It was nearly 4pm now and there was really no light to speak of. So the camera went back in the bag for the last bit - a quick look at the RSPB reserve. We got in just before the centre closed, and headed for the big hide set on the corner of the pit, from where we found another newbie for the day list - Pintail. We also got another Great White Egret here. Then we went out to scan across the reedy bits of the reserve in hope of catching a Bittern going to roost.

All credit to Nigel - he stood up there on his shingly knoll until it was almost dark, after the rest of us had given up. But his patience was not to be rewarded with a Bittern. Instead, he found a distant Sparrowhawk, and we all heard the pained squealing of a Water Rail. The day total was 87, Glaucous Gull a new addition to the cumulative list, and everyone was tired but happy as we said our goodbyes and made our separate ways homewards. This could be the last bird race, as Nigel's looking to move to Norfolk - if so, I think it was a fitting send-off for what's been a highlight of my birding year for a long time.

ETA - here's the list, for anyone interested...

Blackbird, Black-headed Gull, Blue Tit, Brent Goose, Canada Goose, Carrion Crow, Cetti’s Warbler, Chaffinch, Coal Tit, Collared Dove, Common Gull, Common Scoter, Coot, Cormorant, Curlew, Dunnock, Feral Pigeon, Fieldfare, Firecrest, Fulmar, Gadwall, Gannet, Glaucous Gull, Goldcrest, Golden Plover, Goldeneye, Goldfinch, Great Black-backed Gull, Great Crested Grebe, Great Tit, Great White Egret, Greenfinch, Grey Heron, Grey Plover, Greylag Goose, Guillemot, Herring Gull, House Sparrow, Jackdaw, Jay, Kestrel, Kingfisher, Kittiwake, Lapwing, Lesser Black-backed Gull, Little Egret, Little Grebe, Long-tailed Tit, Magpie, Mallard, Marsh Harrier, Marsh Tit, Mistle Thrush, Moorhen, Mute Swan, Nuthatch, Oystercatcher, Peregrine, Pied Wagtail, Pintail, Pochard, Razorbill, Redshank, Red-throated Diver, Redwing, Reed Bunting, Robin, Rook, Sanderling, Shelduck, Shoveler, Smew, Song Thrush, Sparrowhawk, Starling, Stock Dove, Stonechat, Tawny Owl, Teal, Tree Sparrow, Tufted Duck, Turnstone, Water Rail, White-fronted Goose, Wigeon, Woodpigeon, Wren.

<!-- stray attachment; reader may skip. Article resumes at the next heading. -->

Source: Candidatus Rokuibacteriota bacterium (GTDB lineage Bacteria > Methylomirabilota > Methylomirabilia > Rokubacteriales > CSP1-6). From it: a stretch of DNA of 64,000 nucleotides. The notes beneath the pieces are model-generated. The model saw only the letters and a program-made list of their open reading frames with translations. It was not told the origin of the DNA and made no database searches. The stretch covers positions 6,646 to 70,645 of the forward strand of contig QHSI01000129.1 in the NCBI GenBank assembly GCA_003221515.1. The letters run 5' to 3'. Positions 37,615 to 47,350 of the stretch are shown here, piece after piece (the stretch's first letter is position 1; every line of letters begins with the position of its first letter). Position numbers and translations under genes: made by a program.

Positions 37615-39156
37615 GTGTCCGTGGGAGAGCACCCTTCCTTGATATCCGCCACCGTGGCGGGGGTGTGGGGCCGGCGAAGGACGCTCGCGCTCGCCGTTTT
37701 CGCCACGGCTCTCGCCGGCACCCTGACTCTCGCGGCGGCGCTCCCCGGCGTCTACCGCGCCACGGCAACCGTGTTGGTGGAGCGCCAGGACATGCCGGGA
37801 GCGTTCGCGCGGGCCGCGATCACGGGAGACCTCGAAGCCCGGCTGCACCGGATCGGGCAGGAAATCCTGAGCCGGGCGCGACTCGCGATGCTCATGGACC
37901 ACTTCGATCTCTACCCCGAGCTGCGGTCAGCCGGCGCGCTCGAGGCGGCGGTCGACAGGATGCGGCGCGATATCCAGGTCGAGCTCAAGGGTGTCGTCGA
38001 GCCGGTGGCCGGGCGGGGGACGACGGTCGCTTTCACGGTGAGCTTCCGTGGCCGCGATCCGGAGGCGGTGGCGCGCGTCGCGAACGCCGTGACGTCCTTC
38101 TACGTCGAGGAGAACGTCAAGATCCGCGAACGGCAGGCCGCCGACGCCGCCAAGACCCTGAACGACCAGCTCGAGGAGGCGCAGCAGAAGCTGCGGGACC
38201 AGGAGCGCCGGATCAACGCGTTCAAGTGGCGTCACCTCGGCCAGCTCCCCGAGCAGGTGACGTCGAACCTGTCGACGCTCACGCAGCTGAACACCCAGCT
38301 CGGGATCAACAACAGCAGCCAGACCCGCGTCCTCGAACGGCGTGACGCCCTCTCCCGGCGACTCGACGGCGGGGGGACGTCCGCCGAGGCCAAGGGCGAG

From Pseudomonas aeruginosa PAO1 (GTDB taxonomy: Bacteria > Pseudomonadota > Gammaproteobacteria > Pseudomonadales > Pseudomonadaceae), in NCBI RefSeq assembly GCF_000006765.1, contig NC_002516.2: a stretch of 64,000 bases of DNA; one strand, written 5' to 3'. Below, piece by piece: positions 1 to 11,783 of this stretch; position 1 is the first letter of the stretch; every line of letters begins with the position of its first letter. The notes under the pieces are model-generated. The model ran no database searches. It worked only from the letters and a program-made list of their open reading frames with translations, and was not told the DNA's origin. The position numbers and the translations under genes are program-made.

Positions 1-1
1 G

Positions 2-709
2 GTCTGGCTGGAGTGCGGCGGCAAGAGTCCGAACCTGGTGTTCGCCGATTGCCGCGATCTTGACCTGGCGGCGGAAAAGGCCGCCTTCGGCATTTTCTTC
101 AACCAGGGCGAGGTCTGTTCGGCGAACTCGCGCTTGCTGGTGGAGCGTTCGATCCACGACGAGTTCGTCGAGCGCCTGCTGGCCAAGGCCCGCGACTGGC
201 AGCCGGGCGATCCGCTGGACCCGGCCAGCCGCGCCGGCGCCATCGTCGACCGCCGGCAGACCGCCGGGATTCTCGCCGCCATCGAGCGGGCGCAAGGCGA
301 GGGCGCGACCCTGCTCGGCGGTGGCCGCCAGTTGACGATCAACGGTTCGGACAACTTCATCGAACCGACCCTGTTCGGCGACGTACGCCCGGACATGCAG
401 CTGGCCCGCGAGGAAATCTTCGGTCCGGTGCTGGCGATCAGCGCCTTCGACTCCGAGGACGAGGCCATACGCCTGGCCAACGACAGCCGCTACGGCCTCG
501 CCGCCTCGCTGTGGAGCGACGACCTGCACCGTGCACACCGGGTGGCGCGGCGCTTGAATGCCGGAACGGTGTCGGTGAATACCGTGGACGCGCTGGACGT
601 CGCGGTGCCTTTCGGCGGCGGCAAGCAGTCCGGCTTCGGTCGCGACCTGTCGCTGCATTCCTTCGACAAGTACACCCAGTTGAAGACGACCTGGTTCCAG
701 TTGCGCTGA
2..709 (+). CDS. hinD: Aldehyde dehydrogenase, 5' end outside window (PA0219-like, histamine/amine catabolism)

1 comment:

Alan Pavey said...

Sounds fantastic Marianne, I love bird races, the planning the bonuses and the birds you miss always make for an interesting and usually tiring (in a nice way) day :-)